“The agency sent me. I’m your new sidekick!”
“That makes no sense. Why would they send some KID to be my sidekick?”
“I don’t know, something about helping your image? They want you to appeal to today’s youth.”
“Did the Agency really send you?”
“Where’s the letter?
“I left it in the… uh… FIIIINE so the Agency didn’t send me.”
“I KNEW IT.”(1)
Ballister Blackheart, “the biggest name in supervillainy” has just become the unlikely recipient of a surprisingly bloodthirsty sidekick named Nimona. Not because he really was looking or wants one, but he has to grudgingly admit that she has some traits that could be useful. While they both have their own ideas about villainy, they find common ground in fighting against the Institution of Law Enforcement and Heroics, specifically Ballister’s nemesis Sir Ambrosius Goldenloin. Everyone has secrets though, and when those secrets are discovered, they lead to questions regarding who is good, who’s bad, and who can be really trusted.
An award-winning web comic gets the graphic novel treatment and I’m so glad it did. While I’ve gotten more involved in graphic novels and web comics in the past couple years, I am by no means an expert and it’s fortunate I can expand my exposure to them when they get printed through traditional means. Noelle Stevenson does an admirable job of embracing the stereotypes and tried and true troupes of the genre while still breaking tradition and flipping them on their head. Yes there is a bad guy and a good guy, a plucky sidekick and a secret agency, but there is also an overly secured secret lair that everyone knows about and double and triple cross traps that fail, succeed, and then fail again and are openly discussed. Oh how I love plucky sidekick Nimona! Her dialogue is spot-on, she’s all over the place with energy, and then she has this other side of her that you get to meet that makes you sit up and take notice of her in a whole new light.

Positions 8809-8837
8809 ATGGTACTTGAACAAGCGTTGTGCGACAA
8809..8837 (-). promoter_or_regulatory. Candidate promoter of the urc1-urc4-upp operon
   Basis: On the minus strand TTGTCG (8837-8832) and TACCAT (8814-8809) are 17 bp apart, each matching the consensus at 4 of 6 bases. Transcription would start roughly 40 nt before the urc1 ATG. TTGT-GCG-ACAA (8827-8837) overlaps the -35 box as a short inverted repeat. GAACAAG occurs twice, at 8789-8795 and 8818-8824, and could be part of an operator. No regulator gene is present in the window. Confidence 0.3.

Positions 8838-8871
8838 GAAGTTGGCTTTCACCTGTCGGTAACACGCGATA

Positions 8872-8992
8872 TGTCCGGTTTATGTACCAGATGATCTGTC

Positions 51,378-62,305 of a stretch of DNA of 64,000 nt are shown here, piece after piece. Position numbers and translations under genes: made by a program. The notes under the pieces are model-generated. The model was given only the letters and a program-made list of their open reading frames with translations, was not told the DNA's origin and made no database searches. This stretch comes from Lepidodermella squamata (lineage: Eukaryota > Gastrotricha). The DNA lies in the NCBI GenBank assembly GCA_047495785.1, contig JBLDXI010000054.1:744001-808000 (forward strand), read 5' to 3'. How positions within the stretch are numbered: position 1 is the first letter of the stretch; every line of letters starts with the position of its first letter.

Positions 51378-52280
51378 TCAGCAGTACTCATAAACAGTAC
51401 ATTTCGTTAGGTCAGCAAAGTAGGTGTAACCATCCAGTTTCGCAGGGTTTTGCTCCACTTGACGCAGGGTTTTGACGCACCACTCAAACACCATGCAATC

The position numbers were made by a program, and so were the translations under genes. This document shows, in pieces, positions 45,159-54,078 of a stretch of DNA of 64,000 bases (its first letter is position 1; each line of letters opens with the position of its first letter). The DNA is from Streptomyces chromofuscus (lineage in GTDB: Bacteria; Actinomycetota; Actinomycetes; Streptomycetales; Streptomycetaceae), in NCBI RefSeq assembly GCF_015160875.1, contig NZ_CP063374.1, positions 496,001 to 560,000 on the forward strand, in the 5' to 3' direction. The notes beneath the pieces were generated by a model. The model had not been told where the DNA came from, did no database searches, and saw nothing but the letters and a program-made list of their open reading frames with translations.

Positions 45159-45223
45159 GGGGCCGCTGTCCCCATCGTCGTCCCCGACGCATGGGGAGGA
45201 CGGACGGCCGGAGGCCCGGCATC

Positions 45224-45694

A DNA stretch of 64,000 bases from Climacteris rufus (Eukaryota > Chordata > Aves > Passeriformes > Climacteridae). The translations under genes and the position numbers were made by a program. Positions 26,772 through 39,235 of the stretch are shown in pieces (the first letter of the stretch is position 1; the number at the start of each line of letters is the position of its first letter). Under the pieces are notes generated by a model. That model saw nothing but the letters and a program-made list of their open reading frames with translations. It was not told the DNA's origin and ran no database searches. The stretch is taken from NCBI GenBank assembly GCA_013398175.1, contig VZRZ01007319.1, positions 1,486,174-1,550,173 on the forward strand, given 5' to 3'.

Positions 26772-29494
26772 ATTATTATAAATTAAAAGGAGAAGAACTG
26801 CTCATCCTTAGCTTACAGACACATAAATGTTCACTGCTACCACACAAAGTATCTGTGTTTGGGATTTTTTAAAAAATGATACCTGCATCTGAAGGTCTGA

The thought-provoking plot provides lots of surprises, with questions of good versus evil, personal identity, friendship, and science, most of which I can’t talk about without ruining the joy of discovering them for yourself. The artwork is just as stunning, with action-packed panels at every turn, filled with explosions but just as frequently zooming in on quieter character development, subtle hints and details, and back stories. This being originally a web comic, you do notice a change in the rendering of the characters, but I think they change for the better, and the sheer number of panels rendered for each page is impressive to say the least. Stevenson put a lot of effort into this, and it shows!
This is one of my favorite graphic novels of the year in a crowded field of girl-powered themed exploits that were published this year. I’m fan-girl fawning over her, and if I was to ever cosplay someone, I think Nimona would be my first choice, although I have no idea how I would do her hair style justice. Pick this up, get acquainted with her, and — since the ending ties up everything but still leaves an opening for more adventures — we all need to hope like heck Nimona will receive the sequel treatment.